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San Joaquin Valley College Blog

What Learning Looks like for a Clinical Medical Assisting Student at SJVC

August 12, 2021

Tedious classroom lectures don’t have to be part of medical assistant training. The Clinical Medical Assisting (CMA) program at SJVC prides itself on providing an engaging, hands-on learning experience in the classroom as well as the lab. Teachers are constantly using new and innovative strategy to keep students interested, give students a deeper understanding of the material, and to help them build the confidence they will later bring to their medical assistant jobs. Students often say the school day flies by; it’s because they are engaged.

In a pharmacology class, for example, when students learn about different routes of medications in the human body, they often stand—engaging the whole body—and form groups, instead of sitting at their desks. They brainstorm and illustrate routes by placing sticky notes throughout the room. They create a “gallery walk,” where each takes a turn acting as the docent, teaching the others as they tour human body, understanding and retaining the details of pharmacology as both teacher and student. Honing teaching skills is important for medical assistants in the real world, where they will regularly teach patients and often teach other MAs on the job.


Leadership, Professionalism, & Career Support

Professionalism and leadership are other built-in aspects of the CMA program. Students are taught the importance of not missing a moment: being on time means arriving early. A mentorship program gives students opportunities to be both mentee and mentor; new students are paired with more experienced students, whom they can turn to for support and guidance.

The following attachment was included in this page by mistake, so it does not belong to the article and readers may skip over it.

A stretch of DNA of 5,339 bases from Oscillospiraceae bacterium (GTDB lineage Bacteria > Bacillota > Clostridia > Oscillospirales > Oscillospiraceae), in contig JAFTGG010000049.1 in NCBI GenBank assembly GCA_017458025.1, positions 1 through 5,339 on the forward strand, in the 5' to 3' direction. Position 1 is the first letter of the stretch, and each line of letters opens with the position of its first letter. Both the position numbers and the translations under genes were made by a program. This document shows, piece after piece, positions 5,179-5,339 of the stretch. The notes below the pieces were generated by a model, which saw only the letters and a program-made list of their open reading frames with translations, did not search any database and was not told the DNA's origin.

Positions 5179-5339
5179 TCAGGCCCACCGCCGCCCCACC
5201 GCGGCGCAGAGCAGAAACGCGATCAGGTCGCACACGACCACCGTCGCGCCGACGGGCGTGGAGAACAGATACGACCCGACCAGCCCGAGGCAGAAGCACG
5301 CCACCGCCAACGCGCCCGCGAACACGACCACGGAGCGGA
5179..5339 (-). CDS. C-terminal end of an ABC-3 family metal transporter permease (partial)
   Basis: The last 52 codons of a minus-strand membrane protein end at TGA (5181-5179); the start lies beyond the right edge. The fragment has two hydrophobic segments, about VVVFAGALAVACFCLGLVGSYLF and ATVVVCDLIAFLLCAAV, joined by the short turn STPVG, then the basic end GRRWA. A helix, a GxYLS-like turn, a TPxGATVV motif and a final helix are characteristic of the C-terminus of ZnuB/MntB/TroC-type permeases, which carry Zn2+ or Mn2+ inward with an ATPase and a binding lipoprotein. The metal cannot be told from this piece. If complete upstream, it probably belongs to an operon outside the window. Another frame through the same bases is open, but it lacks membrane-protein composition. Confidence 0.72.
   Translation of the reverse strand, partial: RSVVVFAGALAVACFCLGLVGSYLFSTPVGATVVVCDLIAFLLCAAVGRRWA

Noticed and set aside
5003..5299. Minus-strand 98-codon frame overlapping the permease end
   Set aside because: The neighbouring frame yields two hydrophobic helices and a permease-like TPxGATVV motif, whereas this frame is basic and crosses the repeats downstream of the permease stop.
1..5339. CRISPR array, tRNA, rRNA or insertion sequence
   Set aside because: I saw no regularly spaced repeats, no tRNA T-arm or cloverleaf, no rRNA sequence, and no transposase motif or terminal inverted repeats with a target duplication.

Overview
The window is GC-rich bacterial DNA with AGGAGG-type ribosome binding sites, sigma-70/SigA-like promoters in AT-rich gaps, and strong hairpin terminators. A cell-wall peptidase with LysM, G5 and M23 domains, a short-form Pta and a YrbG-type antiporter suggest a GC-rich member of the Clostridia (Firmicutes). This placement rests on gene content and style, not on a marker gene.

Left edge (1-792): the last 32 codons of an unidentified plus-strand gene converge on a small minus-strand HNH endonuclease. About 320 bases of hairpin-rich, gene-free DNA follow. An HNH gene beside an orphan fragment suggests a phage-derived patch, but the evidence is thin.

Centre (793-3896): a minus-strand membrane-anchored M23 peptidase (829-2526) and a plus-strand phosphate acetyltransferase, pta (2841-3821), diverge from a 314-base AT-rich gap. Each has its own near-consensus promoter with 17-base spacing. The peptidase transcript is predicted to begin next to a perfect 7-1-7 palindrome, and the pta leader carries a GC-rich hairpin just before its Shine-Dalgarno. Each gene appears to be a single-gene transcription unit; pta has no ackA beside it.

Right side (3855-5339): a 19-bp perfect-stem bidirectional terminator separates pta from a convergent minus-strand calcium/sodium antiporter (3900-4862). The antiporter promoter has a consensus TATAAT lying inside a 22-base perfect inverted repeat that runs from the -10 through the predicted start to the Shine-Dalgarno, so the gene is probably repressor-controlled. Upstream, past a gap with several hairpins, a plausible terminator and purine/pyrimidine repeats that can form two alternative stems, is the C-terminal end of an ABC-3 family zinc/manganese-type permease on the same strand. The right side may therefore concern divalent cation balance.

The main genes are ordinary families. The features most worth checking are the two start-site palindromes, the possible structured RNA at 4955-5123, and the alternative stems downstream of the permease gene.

Teachers work hand and in hand with a very connected, involved Career Services department; they communicate daily about their students. Having the support of faculty who knows students well—their strengths as well as their challenges—can help match them to a great externship experience, and in turn, a great career.



Externship—the part of the CMA program when a student learns by working in a doctor’s office or clinic—is an incredibly valuable part of the program; it provides hands-on experience in a real-world setting. Although the CMA program lab mimics real-world situations well, nothing compares to being with a patient who is not a classmate. There is a confidence gained by finally applying all the learned skills, being professional, and thinking in the moment.

Externships at specialty offices—such as a plastic surgeon, dermatologist, or pediatrician—give students additional experience and a more in-depth, real-life experience; they will finally see what they’d only mimicked in lab before.


Challenges & Success

Although challenges differ for each student, some find it challenging to adjust to the workload of an accelerated program. It can take students time to find a school/life balance and organize their time efficiently, but support is here for them through mentorship, career services, and a faculty that loves teaching, encourages students, and loves to see them succeed.


Learn more about a career as a medical assistant

Check out our guide on how to become a medical assistant in California. Learn about the skills needed, job outlook, salary and more.

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